A sector leader has warned that more leading UK universities will be forced to make significant job cuts if undergraduate tuition fees remain frozen.
Colin Riordan, vice-chancellor of Cardiff University, said that his plan to cut the equivalent of 380 full-time jobs over the next five years – equal to one in 14 posts – represented the more extreme end of a more general squeeze on funding across the 24-strong Russell Group of research-intensive institutions.
“If you look at the Russell Group, 18 universities have seen their operating surpluses decline for the year we’ve just reported,” said Professor Riordan, who announced on 11 February that Cardiff was to cut staffing levels by 7 per cent after reporting a £22.8 million deficit for 2017-18. While Cardiff’s expenditure increased by 5.2 per cent, its income went up by only 2.5 per cent.
“It is obviously more pronounced for us, but when costs are rising faster than income you are bound to get a squeeze – it is inevitable,” Professor Riordan said.
In Wales, domestic undergraduate tuition fees have been capped at £9,000 since 2012. In England they increased to £9,250 in 2017-18, but will be frozen at this level until at least 2019-20.
Professor Riordan said that this cost Cardiff £5 million a year, and he pointed to another £5 million cut in funding from the Higher Education Funding Council for Wales.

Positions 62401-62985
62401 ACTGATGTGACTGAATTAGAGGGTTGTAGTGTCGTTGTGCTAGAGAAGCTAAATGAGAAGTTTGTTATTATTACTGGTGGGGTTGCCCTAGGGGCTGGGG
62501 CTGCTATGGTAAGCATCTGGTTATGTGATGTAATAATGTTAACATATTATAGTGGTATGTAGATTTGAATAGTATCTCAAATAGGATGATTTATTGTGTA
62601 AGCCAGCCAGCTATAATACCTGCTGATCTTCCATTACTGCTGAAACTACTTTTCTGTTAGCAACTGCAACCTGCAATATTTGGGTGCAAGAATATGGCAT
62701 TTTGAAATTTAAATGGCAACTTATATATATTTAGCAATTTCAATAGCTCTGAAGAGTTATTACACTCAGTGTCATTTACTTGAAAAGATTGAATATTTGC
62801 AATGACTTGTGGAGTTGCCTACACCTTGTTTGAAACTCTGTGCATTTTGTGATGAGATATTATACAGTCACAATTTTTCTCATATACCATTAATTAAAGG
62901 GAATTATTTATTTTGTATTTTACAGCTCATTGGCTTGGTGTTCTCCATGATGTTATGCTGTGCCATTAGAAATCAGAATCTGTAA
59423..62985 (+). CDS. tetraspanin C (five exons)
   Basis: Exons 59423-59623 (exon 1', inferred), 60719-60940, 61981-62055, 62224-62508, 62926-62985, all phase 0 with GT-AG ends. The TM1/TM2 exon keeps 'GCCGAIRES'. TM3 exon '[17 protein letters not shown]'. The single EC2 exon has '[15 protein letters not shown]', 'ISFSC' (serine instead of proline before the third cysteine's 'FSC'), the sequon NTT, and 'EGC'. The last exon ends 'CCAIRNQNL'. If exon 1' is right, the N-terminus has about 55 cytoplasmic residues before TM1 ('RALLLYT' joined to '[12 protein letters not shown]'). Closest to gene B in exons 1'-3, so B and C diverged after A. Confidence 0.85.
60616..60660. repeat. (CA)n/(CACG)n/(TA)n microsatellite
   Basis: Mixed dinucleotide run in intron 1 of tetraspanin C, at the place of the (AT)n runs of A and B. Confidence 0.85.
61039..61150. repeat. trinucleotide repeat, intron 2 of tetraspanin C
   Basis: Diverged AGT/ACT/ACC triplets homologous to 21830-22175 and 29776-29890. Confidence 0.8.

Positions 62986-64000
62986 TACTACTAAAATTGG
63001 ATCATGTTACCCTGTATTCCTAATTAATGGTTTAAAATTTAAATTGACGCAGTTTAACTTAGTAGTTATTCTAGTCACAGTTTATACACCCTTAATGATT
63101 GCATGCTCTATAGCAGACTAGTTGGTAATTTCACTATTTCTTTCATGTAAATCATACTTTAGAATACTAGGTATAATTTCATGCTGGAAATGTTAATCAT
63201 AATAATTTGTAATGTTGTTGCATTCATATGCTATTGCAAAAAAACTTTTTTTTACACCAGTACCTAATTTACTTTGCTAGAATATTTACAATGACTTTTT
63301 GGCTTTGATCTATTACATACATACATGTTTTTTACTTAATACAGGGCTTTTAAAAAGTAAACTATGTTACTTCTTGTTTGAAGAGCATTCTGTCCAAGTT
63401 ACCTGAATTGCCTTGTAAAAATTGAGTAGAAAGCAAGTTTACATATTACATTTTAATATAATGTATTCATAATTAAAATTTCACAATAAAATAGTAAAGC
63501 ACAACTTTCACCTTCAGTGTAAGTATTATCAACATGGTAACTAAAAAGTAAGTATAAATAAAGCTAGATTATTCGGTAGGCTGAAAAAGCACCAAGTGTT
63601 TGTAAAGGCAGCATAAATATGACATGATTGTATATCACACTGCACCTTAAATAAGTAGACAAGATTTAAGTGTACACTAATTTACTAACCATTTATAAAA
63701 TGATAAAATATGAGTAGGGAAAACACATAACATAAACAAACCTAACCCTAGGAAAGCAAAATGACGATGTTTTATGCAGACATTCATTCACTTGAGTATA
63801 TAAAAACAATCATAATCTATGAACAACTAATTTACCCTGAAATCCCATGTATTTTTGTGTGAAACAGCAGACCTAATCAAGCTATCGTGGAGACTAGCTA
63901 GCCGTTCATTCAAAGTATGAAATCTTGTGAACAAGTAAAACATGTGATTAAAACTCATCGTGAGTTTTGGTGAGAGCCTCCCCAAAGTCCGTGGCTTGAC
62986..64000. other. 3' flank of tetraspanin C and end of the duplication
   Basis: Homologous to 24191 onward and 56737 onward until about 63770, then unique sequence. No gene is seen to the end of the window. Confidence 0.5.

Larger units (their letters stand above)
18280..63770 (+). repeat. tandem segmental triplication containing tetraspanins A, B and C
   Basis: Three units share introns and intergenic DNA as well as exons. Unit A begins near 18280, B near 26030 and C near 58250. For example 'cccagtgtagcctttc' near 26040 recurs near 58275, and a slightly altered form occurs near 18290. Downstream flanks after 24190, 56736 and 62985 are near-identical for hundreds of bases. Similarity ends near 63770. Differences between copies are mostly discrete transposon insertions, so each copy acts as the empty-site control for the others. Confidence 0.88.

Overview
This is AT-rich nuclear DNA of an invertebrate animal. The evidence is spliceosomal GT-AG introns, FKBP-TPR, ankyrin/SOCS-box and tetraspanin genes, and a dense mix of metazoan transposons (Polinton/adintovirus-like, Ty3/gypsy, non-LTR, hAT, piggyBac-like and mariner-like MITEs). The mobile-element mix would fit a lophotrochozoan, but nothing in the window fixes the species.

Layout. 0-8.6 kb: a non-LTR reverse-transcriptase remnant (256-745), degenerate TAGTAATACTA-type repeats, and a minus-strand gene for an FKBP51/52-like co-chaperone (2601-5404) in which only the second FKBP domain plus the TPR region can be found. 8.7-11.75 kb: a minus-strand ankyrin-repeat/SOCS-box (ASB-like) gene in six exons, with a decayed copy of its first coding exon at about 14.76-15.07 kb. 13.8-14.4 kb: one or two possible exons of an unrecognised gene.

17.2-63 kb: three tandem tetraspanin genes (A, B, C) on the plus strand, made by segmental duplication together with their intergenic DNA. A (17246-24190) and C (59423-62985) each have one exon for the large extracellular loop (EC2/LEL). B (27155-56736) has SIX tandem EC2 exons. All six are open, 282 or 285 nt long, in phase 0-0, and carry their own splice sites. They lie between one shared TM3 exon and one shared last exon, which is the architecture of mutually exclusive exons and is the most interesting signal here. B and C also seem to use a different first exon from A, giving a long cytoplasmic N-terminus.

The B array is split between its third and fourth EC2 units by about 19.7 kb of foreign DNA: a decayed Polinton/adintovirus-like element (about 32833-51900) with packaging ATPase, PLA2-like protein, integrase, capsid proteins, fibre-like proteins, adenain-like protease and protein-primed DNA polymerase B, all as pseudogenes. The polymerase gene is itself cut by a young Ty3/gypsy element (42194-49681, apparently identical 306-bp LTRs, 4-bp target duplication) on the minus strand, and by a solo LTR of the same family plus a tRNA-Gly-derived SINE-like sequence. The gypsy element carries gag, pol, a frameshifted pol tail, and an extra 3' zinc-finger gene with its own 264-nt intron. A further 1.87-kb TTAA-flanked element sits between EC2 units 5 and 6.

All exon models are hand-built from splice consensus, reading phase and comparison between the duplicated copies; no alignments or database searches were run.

Asked if the continuing freeze on tuition fees could lead to job losses at other research-intensive universities, Professor Riordan said that “it is certainly possible”. Rising utility costs, increased rents and growing staff costs also contributed to the shortfall, he said.
“If the unit of resource for funding students does not change or goes down and costs rise, there will have to be some kind of adjustment,” Professor Riordan said.
With Cardiff predicting a £10.6 million loss this year, a turnaround plan was agreed at a council meeting on 11 February. The university has launched a voluntary severance scheme and has said that no compulsory firings are planned at the moment, but has warned that they cannot be ruled out in future.
Redundancies at research-intensive universities are likely to come under particular scrutiny in the run-up to the UK’s next research excellence framework, which will be conducted next year and published the year after.
Under new rules, universities will be allowed to submit the work of academics that they have made redundant. There has also been speculation that some institutions might use redundancies to remove staff with weaker research track records before the REF “census” in July 2020.
In the 2014 REF, Cardiff’s grade point average was the sixth highest in the country after it submitted a much smaller proportion of eligible researchers than similar providers. This time around, all academics with “significant responsibility for research” must be included.
But Professor Riordan said that there was no link between the job cuts and the upcoming REF.
“Our strategy was always to focus on quality [in 2014] and then maintain quality but ensure we focused on quantity too in 2021,” he said.
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